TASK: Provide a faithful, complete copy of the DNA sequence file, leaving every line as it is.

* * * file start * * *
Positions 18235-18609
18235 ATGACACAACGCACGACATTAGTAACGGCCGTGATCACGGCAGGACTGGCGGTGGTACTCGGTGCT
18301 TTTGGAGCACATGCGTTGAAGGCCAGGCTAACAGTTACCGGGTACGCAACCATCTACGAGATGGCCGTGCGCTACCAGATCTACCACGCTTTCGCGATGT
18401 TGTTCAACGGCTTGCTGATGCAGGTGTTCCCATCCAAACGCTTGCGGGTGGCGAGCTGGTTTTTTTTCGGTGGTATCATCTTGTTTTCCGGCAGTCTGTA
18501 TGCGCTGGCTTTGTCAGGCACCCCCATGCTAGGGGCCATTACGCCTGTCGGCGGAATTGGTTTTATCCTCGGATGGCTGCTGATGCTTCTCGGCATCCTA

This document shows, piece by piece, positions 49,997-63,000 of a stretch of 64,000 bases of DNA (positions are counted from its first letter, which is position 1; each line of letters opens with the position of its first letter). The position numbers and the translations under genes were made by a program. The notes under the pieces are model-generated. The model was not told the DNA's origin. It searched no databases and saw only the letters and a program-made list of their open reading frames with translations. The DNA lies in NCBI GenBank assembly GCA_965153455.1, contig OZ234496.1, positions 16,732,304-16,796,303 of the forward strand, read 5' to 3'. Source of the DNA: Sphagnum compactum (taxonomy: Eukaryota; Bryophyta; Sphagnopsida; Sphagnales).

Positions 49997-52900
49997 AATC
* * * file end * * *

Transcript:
Positions 18235-18609
18235 ATGACACAACGCACGACATTAGTAACGGCCGTGATCACGGCAGGACTGGCGGTGGTACTCGGTGCT
18301 TTTGGAGCACATGCGTTGAAGGCCAGGCTAACAGTTACCGGGTACGCAACCATCTACGAGATGGCCGTGCGCTACCAGATCTACCACGCTTTCGCGATGT
18401 TGTTCAACGGCTTGCTGATGCAGGTGTTCCCATCCAAACGCTTGCGGGTGGCGAGCTGGTTTTTTTTCGGTGGTATCATCTTGTTTTCCGGCAGTCTGTA
18501 TGCGCTGGCTTTGTCAGGCACCCCCATGCTAGGGGCCATTACGCCTGTCGGCGGAATTGGTTTTATCCTCGGATGGCTGCTGATGCTTCTCGGCATCCTA

This document shows, piece by piece, positions 49,997-63,000 of a stretch of 64,000 bases of DNA (positions are counted from its first letter, which is position 1; each line of letters opens with the position of its first letter). The position numbers and the translations under genes were made by a program. The notes under the pieces are model-generated. The model was not told the DNA's origin. It searched no databases and saw only the letters and a program-made list of their open reading frames with translations. The DNA lies in NCBI GenBank assembly GCA_965153455.1, contig OZ234496.1, positions 16,732,304-16,796,303 of the forward strand, read 5' to 3'. Source of the DNA: Sphagnum compactum (taxonomy: Eukaryota; Bryophyta; Sphagnopsida; Sphagnales).

Positions 49997-52900
49997 AATC